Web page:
Step 3: Verify the Diagnosis

Verifying the diagnosis, is closely linked to verifying the existence of an outbreak. In fact, often these two steps are addressed at the same time. Verifying the diagnosis is important: (a) to ensure that the disease has been properly identified, since control measures are often disease-specific; and (b) to rule out laboratory error as the basis for the increase in reported cases. (CDC, 2012, p. 425)

For this verification, it is necessary to get clinical information regarding the cases as well as their laboratory results, where tests had been requested. The information is used to evaluate predominant signs and symptoms, incubation period, duration of symptoms, laboratory testing, and transmission route.

Incubation Period

After the disease process has been triggered, pathological changes then occur without the individual being aware of them. This stage of subclinical disease, extending from the time of exposure to onset of disease symptoms, is usually called the incubation period for infectious diseases, and the latency period for chronic diseases. During this stage, disease is said to be asymptomatic (no symptoms) or inapparent.

For a newly recognized disease, field investigation provides an opportunity to characterize the natural history — including agent, mode of transmission, and incubation period — and the clinical spectrum of disease. Conversations with patients are very useful in generating hypotheses about disease etiology and spread.

Frequency distributions of the clinical features are useful in characterizing the spectrum of illness, verifying the diagnosis, and developing case definitions (CDC, 2012)

Some examples of such distributions are provided in the table below.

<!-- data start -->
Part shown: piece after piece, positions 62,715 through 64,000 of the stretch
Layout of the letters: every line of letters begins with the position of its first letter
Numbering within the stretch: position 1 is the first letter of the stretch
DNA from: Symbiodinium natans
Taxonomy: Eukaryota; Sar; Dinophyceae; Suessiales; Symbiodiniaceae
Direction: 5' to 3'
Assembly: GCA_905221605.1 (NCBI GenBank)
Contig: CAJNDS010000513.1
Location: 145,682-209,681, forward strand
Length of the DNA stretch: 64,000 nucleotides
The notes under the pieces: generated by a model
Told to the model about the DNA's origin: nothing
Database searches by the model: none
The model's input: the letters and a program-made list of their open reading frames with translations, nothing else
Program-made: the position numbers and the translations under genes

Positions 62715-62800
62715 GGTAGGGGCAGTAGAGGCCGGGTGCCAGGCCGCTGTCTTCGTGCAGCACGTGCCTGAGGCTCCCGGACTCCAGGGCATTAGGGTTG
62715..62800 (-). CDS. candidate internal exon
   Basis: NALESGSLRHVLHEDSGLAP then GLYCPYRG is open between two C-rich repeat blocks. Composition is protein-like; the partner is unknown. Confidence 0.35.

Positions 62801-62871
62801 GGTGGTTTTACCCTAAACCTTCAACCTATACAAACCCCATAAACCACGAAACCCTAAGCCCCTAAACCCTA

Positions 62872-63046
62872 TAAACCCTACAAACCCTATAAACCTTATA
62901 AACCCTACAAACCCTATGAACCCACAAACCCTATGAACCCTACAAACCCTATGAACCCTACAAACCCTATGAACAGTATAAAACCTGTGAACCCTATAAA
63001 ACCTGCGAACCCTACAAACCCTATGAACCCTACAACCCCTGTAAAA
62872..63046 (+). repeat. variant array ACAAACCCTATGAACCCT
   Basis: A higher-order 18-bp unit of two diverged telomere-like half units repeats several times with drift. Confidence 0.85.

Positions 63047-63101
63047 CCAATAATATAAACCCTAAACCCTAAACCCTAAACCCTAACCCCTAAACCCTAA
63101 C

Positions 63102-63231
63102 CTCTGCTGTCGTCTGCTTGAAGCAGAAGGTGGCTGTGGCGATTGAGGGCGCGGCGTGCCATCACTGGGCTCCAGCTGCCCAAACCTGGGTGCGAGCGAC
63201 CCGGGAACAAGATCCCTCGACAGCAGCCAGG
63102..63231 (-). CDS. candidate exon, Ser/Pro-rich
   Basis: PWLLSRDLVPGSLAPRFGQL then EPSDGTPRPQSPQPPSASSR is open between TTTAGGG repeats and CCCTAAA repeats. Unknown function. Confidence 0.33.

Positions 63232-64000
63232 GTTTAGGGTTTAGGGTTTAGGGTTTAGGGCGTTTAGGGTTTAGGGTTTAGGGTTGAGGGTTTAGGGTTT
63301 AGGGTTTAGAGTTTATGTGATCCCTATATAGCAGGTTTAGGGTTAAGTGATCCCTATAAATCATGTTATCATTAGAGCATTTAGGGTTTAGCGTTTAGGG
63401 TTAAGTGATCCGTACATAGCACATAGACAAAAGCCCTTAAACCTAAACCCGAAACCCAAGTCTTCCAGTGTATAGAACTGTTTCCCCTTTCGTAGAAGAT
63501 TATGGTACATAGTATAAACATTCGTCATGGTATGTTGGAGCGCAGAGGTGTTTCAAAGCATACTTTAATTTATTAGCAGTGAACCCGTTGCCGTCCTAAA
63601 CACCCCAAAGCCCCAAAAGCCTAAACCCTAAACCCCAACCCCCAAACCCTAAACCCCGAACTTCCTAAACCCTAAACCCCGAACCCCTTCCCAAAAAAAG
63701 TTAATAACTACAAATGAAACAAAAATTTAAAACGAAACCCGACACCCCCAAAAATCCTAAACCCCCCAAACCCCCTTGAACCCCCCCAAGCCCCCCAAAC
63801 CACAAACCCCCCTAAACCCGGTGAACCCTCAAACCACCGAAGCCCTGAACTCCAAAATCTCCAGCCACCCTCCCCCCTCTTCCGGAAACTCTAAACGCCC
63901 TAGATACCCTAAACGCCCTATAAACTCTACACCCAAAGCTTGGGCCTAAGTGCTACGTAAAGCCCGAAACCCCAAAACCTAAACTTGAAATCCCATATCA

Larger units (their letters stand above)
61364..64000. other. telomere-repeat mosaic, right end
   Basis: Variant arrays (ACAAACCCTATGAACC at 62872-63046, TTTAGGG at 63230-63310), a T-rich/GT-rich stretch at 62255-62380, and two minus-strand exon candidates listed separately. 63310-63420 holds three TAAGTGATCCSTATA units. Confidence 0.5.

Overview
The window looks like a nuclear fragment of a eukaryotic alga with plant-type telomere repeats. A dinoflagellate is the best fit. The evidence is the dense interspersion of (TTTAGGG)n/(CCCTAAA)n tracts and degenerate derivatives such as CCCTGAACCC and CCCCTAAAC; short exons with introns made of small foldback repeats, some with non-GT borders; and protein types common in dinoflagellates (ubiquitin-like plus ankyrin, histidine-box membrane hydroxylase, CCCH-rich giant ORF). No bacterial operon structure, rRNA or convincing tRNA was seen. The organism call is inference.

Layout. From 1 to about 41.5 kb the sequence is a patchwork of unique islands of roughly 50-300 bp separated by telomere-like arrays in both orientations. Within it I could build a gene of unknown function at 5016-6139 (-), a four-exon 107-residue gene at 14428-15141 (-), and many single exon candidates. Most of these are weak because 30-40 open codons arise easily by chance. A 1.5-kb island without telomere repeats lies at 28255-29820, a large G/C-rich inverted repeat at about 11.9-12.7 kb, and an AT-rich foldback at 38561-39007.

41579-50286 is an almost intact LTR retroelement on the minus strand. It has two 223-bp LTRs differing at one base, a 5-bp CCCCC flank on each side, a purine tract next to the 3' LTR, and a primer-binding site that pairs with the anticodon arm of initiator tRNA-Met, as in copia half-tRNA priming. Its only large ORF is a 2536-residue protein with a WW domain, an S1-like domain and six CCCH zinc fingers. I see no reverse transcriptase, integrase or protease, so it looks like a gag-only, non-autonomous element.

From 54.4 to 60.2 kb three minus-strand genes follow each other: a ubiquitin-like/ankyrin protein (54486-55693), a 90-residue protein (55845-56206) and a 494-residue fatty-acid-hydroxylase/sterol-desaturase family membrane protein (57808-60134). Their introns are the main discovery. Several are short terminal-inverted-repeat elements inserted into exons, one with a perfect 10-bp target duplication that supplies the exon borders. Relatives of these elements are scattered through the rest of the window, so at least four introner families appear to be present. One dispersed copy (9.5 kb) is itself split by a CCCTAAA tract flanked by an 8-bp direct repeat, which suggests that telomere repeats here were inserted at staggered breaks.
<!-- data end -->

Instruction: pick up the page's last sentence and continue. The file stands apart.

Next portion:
Clinical Features of the Main Types of Foodborne Illness




The signs and symptoms present can provide clues to the etiological agent. This information, coupled with that of the probable source or vehicle, the presumed mode of transmission and the probable incubation period, can help the investigator select the appropriate laboratory tests to perform.

It is essential to confirm a sufficient number of cases using laboratory analyses (when such tests exist). This must be done from the very beginning of the investigation. In fact, it is possible that relatively few cases occur after the initial reporting of the event. In cases of gastroenteritis, it is also preferable to take the specimens at the acute phase (e.g., within 72 hours from the onset of symptoms). Specimens taken late (e.g., during the convalescent phase or after the beginning of antibiotic treatment) may not identify the agent. For an outbreak with a large number of cases, it is usually sufficient to confirm 15% to 20% of them.

If the outbreak persists, it is necessary to conduct laboratory tests among a certain number of new cases to confirm that the agent is still circulating.

Frequently, the laboratory analyses related to the etiological agent are conducted routinely on all of the specimens that are submitted. The investigator does not then have to specifically request confirmatory testing for a proportion of submitted samples. Nevertheless, apart from the confirmation tests, characterization analyses (typing, sub-typing) of the isolates may be necessary. In these circumstances, specimens and isolates must be preserved and sent in a timely manner to the regional reference laboratory. These regional reference laboratories usually take the precaution of preserving a sample of the strains that may then be sent on to national or international laboratories for more specific tests, such as phage typing.

Working with the laboratory during outbreak investigations:

  • flag samples with an "outbreak identifier"; this ensures the lab can report all positive and all negative results, and all results for more specific testing;
  • consult the microbiologists or other specialists on the types of tests to be conducted as well as the modalities of specimen collection, conservation and transportation;
  • ensure that the necessary tests are available and are conducted (some analyses are only made on special request);
  • verify their ability to analyze an increased number of samples (e.g. sufficient human resources [laboratory technicians], available culture media, etc.);
  • ask that the specimens and isolates be preserved for eventual sub-typing, when appropriate (usually, they are not routinely kept in front-line laboratories due to limited space and the associated costs).

U.S. Department of Health and Human Services, Centers for Disease Control and Prevention (CDC), Office of Workforce and Career Development. (2012). Principles of epidemiology in public health practice: an introduction to applied epidemiology and biostatistics (3rd ed.).